A Chinese Wedding


We went to a Chinese Wedding tonight. My wife does wedding make-up for these, so she goes all the time. Tonight, however, the bride asked for me to take some photos and for the kids to go along. As my brother was in town, he came along as well.

Sanley's day started at about 6AM, when she had to go along and sort out the bride's makeup for the 'refusing the groom entrance' games. (A traditional Chinese Bride has to refuse the groom entrance for a little bit, even if they're actually living together.) Then she had to make sure that the make up (and it's a lot of makeup - the bride has to be flawless) was ok at the registry.

After all the legal stuff, a Chinese couple has to throw a banquet for all their friends (and colleagues, and acquaintances...), so at about 5pm, we all turned up in the Star Seafood Floating Restaurant in Sha Tin. Let me tell you right away, that this is not a real floating restaurant, unless Science has found a way to make vast quantities of concrete float. It's more like a building with a moat. Or maybe one which happens to have a two foot puddle around it.

So, first things first, I'm the photographer, so I lurk there with my Z1-p and FTZ-500. and take a few snaps. Only there are now three photographers (or maybe more) and all the others have Nikon D100s. (This is a state of the art digital SLR.) These other guys are flailing through shots, stopping only to change battery packs and the occasional CF card. I, meanwhile, am working on the zen of removing a roll of film with one hand while inserting one with the other. This is hard work.

Note to self: Never wear shiny shoes at wedding ever again. If you're going to be standing and taking photos, comfortable shoes are the order of the day. Also, you'd pretty much have to turn up naked to be the worst dressed guy at a Chinese wedding, so wear comfortable clothes. One of the witnesses from the registry ceremony came straight to the banquet in the jeans and polo shirt that he was wearing then. And there were people there (including one of the photographers) who looked like they made some time from their busy schedule of cleaning sewage pipes to pop along to the banquet.

Every combination of friends, relatives and colleagues of the bride and the groom was paraded in front of the photographers and we dutifully snapped frame after frame of people staring expressionlessly at the cameras. (Meanwhile the kids (including mine, sad to say) were running riot around, so we'd have to choose a moment when no sproglets were in shot. Pentax's autofocus is very bad at that, so I'd normally focus on the bride, then turn AF off and wait for the right moment.)

Meanwhile, Alan (my brother) took over the second hat I was expected to wear - that of Candid black and white photographer. Apparently the bride and groom had read some arty publication which glorified the candid black and white shot and wanted that. That stuff is very difficult to do. And you certainly can't do it while also trying to get formal colour shots. So Alan has my MZ-5, stuffed full of T400CN and Portra 400BW. (My Z1-p is stocked with Kodak Portra 160NC, a lovely film with gorgeous skin tones. This is ok for a Chinese wedding, were makeup makes people look like they don't spend too much time in the sun. At an Irish wedding, where half the girls have slathered on the orange foundation which makes them look like Oompa-Loompas, I'd want either 160VC or Fuji Velvia, to really make that orange sear your eyeballs and make you want to sing the Oompa-Loompa song.)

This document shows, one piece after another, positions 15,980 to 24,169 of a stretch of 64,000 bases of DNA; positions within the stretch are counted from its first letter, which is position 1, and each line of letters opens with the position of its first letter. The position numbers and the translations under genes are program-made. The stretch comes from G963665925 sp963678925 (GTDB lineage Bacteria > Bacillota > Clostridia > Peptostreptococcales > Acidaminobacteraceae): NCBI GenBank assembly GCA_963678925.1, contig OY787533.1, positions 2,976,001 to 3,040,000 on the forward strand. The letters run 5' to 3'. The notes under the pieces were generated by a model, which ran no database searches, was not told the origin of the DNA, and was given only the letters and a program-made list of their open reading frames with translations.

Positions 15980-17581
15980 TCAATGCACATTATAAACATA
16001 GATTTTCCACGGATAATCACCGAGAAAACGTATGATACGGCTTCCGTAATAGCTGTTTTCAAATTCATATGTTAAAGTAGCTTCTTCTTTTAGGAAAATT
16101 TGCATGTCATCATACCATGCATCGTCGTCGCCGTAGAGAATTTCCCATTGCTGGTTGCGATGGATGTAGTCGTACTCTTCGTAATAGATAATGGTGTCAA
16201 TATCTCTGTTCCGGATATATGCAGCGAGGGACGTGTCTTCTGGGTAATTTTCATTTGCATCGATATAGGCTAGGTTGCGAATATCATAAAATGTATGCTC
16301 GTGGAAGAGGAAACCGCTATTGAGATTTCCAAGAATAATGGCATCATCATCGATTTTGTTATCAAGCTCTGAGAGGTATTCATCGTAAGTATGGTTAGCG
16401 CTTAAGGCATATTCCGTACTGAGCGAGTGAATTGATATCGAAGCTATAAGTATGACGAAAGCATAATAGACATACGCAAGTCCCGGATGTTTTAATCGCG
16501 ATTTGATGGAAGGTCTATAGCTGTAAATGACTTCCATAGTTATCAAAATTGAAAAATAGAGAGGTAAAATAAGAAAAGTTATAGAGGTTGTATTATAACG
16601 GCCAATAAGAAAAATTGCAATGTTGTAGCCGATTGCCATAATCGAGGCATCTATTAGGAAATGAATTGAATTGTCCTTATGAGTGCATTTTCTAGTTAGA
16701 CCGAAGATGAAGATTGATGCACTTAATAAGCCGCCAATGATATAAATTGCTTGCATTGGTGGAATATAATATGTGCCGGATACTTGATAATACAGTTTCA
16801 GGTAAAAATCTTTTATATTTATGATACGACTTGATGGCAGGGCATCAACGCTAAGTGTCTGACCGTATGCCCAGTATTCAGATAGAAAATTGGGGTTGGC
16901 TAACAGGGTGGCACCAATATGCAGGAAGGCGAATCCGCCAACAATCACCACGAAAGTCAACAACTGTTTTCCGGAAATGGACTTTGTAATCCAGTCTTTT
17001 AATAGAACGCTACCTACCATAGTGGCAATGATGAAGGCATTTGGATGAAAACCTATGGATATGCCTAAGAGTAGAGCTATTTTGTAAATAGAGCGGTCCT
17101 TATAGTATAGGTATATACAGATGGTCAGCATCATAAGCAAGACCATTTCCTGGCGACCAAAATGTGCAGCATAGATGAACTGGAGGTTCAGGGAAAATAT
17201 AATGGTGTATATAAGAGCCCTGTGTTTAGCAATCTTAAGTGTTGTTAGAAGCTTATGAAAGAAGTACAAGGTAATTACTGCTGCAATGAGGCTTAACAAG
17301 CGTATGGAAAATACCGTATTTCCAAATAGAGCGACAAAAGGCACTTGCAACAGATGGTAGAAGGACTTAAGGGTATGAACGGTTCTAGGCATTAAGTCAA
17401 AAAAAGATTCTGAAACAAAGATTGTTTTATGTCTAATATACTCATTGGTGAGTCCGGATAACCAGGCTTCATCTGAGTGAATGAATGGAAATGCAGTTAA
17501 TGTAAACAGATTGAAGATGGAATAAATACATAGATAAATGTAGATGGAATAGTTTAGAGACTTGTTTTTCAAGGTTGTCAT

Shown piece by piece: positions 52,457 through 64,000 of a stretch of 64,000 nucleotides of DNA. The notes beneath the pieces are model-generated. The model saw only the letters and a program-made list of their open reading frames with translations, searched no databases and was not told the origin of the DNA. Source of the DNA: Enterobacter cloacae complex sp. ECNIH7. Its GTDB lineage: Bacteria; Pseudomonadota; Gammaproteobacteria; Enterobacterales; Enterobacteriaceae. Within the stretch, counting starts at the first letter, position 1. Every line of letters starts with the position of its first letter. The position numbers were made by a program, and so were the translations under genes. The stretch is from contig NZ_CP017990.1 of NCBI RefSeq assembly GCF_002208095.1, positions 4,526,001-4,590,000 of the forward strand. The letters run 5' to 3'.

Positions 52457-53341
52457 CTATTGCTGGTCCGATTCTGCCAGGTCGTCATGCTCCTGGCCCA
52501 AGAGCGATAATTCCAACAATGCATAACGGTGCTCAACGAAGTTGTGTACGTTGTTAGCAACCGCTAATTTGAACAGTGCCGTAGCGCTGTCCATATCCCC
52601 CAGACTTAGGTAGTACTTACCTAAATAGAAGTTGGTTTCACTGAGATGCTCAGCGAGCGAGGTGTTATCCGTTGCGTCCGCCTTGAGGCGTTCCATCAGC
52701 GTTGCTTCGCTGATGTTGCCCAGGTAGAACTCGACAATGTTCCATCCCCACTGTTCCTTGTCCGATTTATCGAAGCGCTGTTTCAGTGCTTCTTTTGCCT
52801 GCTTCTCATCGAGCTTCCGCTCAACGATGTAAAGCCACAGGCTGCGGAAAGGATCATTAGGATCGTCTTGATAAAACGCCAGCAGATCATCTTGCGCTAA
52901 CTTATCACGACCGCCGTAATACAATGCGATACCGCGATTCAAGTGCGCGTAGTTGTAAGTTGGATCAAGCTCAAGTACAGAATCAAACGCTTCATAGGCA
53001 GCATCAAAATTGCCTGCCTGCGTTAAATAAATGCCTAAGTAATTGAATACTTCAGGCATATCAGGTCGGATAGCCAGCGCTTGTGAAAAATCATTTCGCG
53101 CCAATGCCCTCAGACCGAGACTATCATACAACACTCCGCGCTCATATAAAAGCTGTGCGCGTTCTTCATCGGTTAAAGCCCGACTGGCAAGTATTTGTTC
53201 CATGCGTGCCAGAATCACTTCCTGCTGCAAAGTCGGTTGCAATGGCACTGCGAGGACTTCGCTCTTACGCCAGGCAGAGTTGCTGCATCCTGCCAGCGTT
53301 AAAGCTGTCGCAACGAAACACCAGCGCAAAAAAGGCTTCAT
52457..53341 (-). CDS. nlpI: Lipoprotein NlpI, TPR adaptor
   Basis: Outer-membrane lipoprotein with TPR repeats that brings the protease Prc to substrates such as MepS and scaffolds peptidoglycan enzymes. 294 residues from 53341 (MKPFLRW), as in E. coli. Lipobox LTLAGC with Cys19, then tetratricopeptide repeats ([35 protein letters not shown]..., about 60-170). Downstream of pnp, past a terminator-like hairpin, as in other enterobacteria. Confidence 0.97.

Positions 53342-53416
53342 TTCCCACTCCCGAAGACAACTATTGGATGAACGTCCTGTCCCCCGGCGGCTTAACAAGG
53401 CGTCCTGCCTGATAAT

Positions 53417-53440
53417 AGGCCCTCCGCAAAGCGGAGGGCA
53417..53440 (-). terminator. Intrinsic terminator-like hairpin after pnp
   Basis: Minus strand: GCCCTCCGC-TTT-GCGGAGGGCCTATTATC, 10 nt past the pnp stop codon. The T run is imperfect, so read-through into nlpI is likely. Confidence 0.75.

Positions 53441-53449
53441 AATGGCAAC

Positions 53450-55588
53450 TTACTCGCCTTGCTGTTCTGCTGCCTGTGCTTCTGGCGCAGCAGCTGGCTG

Luckily, after only four hours of group shots, the food started. (The last twenty minutes of shots were carefully chosen to avoid the tables being shuttled in by the staff.)

As is traditional at a Chinese wedding, Roast Suckling Pig was the first dish. Just think crackling, if you've never been to a Chinese wedding. Me, I like this. My brother, like many unsuspecting victims of real Chinese food, was a bit stunned. He didn't partake of much of the delicacies. A shame really, I thought the Snake Soup and the Abalone were rather good. As were the Scallops and the steamed Garoupa. I was put off by the Chicken, which always appears to have been starved to death because it's so scrawny, but which does taste quite nice, if you can eat around the bony bits. I donated all the fleshy bits to my little brother, as he'd avoided the earlier dishes, and was looking rather hungry. They didn't even have cider for him, just Carlsberg or 7up.

So, finally the wedding banquet is finished, it's time to go home. I have ten rolls of film to get processed. The guys with the Nikon D100s are smirking. "We save megabucks per year because we don't have to pay for processing and printing.", they say. And they're right. If you take a lot of photos, digital is yer only man. I am just waiting for the Pentax *istD to come here. Also waiting to win the Mark6 (Lottery) so I can afford one, of course. When you have no job, and the money is running out, thoughts of buying $20,000 DSLRs are a bit pie in the sky.

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This page contains a single entry by dave published on September 11, 2003 2:25 AM.

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